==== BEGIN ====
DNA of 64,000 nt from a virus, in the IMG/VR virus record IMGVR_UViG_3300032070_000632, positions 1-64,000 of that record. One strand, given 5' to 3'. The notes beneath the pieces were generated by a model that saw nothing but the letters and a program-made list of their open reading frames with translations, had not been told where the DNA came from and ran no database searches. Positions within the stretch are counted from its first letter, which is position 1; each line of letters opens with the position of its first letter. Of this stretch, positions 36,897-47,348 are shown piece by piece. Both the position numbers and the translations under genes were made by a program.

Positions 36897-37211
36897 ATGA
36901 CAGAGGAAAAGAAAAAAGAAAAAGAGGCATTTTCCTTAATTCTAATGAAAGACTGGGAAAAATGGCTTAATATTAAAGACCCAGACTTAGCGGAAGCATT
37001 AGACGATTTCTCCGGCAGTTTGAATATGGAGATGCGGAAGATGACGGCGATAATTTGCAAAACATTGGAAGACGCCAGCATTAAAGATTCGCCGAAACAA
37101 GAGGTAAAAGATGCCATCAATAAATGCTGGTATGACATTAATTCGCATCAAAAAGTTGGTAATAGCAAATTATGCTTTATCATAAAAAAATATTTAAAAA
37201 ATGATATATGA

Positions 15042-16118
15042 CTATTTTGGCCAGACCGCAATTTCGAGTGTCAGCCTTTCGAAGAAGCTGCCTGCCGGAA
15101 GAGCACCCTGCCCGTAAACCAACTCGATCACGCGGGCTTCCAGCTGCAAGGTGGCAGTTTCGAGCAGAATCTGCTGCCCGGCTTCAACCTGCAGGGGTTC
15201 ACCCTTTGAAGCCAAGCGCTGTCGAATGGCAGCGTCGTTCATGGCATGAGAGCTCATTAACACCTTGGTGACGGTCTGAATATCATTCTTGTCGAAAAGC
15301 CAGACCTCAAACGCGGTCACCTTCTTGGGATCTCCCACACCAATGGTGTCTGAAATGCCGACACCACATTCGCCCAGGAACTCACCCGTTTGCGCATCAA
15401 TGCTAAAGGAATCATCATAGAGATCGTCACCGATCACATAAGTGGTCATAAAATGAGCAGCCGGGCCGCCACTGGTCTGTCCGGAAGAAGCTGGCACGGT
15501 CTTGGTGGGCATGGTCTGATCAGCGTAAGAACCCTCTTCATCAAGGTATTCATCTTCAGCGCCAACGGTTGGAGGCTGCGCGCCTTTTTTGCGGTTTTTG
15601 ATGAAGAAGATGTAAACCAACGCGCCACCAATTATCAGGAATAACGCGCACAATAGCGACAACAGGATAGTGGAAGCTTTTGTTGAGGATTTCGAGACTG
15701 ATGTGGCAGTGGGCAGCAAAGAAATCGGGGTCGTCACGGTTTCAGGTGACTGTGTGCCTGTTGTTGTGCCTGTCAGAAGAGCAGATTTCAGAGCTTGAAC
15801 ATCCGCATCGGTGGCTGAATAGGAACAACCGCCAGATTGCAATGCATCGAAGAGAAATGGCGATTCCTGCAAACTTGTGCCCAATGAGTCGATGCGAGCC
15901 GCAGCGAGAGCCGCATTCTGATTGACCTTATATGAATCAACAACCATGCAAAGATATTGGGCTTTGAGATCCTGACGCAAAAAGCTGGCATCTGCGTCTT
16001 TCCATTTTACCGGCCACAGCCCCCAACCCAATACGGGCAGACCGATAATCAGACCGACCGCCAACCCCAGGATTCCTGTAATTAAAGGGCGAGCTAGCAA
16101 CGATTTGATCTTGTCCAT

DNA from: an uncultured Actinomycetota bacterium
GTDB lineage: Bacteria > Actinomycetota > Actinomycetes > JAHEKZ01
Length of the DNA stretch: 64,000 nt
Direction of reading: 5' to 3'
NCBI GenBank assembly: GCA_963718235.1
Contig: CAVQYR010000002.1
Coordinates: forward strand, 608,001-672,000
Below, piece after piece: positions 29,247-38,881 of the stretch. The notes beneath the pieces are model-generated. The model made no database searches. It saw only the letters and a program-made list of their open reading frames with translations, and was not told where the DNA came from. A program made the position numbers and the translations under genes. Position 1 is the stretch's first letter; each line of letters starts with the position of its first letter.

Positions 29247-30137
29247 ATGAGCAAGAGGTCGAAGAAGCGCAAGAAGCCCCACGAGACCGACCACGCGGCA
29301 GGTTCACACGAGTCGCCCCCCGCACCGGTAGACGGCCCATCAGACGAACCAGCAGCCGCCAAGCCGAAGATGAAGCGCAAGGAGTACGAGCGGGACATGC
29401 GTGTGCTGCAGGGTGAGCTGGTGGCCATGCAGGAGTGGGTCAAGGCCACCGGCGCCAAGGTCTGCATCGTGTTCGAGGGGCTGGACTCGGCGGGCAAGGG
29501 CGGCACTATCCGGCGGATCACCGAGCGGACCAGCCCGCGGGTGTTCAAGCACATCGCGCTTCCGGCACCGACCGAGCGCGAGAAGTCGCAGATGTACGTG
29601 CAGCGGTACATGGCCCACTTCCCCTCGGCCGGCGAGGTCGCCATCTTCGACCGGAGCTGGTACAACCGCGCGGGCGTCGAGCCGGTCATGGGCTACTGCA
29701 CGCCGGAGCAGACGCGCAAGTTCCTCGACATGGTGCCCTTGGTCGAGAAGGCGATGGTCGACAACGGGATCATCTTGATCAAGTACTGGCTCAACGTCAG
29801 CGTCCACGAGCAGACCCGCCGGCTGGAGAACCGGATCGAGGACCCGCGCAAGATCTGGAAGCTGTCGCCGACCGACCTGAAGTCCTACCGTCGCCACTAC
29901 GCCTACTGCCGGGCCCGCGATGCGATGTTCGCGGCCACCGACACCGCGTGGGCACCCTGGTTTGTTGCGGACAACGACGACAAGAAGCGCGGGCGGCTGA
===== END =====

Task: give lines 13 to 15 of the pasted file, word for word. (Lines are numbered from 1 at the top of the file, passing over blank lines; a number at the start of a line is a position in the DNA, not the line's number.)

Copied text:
15401 TGCTAAAGGAATCATCATAGAGATCGTCACCGATCACATAAGTGGTCATAAAATGAGCAGCCGGGCCGCCACTGGTCTGTCCGGAAGAAGCTGGCACGGT
15501 CTTGGTGGGCATGGTCTGATCAGCGTAAGAACCCTCTTCATCAAGGTATTCATCTTCAGCGCCAACGGTTGGAGGCTGCGCGCCTTTTTTGCGGTTTTTG
15601 ATGAAGAAGATGTAAACCAACGCGCCACCAATTATCAGGAATAACGCGCACAATAGCGACAACAGGATAGTGGAAGCTTTTGTTGAGGATTTCGAGACTG